The researchers will assess the potency of chondrocytes, chondrocyte-derived paracrine factors, and devitalized cartilage matrix to induce articular chondrogenesis. They will measure the outcomes using several endpoints, including tissue structure analysis, gene expression patterns, and the concentration of various protein markers of chondrogenesis.

The signaling molecules involved in articular cartilage–stimulated chondrogenesis are also unknown. In a series of experiments with the same model system and three different stimuli, Dr. Kuo and his research team will examine the potential role of members of the transforming growth factor beta (TGF-β) superfamily, which are known to play key roles in other forms of chondrogenesis. They will assess newly generated chondrocytes for molecular “footprints” that would indicate the activation of TGF-β superfamily members. Also, to determine if TGF-β superfamily signaling is necessary for articular cartilage–stimulated chondrogenesis, the researchers will assess the outcome of selectively blocking certain TGF-β isoforms.

A final round of experiments with their model will determine the role of mitogen-activated protein kinases (MAPKs), intracellular signal transducers that are involved in fundamental cellular processes, such as differentiation, proliferation, and apoptosis. Kinases modify other proteins by chemically adding phosphate groups to them. The kinase signaling—or chain of multiple phosphorylation events—that regulates a cellular process may be identified by a particular sequential pattern of phosphorylation. The researchers expect that each of the three cartilage-derived stimuli will lead to specific patterns of MAPK phosphorylation that regulate chondrogenesis.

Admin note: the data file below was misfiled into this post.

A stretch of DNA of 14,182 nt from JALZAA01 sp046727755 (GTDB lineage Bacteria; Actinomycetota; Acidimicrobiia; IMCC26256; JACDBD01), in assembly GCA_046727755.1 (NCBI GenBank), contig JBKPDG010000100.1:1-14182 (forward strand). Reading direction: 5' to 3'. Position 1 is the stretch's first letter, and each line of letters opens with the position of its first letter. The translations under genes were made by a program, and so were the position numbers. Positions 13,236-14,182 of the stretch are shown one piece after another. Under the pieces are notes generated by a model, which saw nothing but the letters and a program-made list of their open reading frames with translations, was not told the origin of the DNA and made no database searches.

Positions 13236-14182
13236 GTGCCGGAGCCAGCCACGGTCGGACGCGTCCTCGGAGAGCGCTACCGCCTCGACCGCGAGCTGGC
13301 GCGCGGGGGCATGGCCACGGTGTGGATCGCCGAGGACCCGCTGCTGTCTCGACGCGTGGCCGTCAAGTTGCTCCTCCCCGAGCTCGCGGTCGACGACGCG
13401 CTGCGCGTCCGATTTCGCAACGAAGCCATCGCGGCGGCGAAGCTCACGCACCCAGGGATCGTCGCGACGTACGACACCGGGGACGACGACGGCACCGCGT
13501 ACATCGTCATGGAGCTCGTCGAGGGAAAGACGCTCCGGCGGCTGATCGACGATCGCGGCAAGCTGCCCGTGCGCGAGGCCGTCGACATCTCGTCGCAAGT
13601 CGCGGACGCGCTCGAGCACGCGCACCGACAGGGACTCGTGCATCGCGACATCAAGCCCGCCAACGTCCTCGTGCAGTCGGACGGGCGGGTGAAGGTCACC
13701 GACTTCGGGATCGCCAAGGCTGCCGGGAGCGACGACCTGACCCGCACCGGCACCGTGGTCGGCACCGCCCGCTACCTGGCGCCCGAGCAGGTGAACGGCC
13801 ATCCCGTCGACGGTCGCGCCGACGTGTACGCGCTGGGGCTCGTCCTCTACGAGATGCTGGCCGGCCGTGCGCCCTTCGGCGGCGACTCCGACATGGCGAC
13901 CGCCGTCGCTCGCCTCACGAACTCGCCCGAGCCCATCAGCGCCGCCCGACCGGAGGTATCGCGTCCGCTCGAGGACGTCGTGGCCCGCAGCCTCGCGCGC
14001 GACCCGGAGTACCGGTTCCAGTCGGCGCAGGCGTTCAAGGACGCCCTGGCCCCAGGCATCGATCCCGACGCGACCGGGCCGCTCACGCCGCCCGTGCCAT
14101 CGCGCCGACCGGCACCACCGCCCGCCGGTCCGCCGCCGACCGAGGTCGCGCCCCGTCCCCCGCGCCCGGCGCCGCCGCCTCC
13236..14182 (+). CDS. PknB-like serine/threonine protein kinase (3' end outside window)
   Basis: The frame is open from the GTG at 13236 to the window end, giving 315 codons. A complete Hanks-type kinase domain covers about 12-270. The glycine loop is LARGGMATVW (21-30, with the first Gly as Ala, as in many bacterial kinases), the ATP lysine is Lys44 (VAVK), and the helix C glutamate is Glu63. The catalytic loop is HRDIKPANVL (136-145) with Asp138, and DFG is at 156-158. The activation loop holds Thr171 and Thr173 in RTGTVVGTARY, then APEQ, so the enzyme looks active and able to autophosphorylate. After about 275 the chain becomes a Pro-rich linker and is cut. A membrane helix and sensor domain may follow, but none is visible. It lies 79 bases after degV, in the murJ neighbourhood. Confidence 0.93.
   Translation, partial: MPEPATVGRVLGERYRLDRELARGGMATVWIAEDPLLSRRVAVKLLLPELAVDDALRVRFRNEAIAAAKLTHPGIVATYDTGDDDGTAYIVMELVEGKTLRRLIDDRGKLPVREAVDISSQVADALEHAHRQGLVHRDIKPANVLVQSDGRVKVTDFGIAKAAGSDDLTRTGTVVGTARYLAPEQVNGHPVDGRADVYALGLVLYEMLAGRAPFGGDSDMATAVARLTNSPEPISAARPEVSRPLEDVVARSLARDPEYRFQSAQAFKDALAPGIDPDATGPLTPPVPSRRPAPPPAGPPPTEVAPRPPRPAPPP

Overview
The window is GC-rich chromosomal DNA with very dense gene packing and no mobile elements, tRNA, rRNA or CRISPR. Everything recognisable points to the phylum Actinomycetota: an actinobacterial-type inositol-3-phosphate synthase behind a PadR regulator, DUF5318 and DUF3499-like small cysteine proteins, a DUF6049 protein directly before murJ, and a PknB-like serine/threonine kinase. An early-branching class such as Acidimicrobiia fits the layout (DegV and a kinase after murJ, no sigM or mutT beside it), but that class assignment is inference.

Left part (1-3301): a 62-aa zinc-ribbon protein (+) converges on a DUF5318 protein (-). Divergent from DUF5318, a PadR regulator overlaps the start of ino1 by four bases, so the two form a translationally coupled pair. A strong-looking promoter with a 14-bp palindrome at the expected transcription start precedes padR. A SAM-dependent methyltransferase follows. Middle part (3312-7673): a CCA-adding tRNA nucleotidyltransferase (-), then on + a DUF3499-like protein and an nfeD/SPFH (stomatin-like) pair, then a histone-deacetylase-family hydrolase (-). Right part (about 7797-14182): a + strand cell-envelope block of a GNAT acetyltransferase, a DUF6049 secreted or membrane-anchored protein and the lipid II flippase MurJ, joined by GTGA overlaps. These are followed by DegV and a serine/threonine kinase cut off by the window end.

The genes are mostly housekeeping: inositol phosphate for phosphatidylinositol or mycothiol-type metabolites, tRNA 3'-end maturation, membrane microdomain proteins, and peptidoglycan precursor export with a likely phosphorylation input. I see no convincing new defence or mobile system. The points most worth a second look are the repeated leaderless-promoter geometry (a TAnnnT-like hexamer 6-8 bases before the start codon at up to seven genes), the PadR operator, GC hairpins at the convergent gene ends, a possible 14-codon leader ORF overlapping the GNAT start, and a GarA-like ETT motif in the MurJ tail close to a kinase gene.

Laying the foundation for therapies
Identifying the roles of key players in articular cartilage–stimulated chondrogenesis is an essential foundation for developing cell-based therapies. Dr. Kuo stated, “If we know how things work, if we can identify the signaling pathways in this process, eventually we may be able to enhance articular chondrogenesis, thereby improving the quality and quantity of repair tissues. You might imagine that if we had the proper mixture of factors, we could improve the results of current surgical procedures to treat cartilage injury.”

This investigation is a perfect blend of Dr. Kuos’ roles as both clinician and scientist. He explained, “Orthopaedics is a field where we can do a lot for people, and there’s definitely that satisfaction of seeing a patient whose symptoms have improved, whose function has improved. But at the same time, you realize the limitations. We don’t have good solutions for all of our patients. That’s what motivates me to do research.”

The one-year Clinician Scientist Award provided Dr. Kuo an annual stipend to compensate for the loss of income that will result from devoting less time to clinical practice and more time to research. In return, he will serve as a role model for orthopaedic residents, interns, and medical students in the science and practice of musculoskeletal surgery; organize and participate in conferences; and work with students, interns, and residents in the operating room.

Jay D. Lenn is a contributing writer for OREF. He can be reached at communications@oref.org.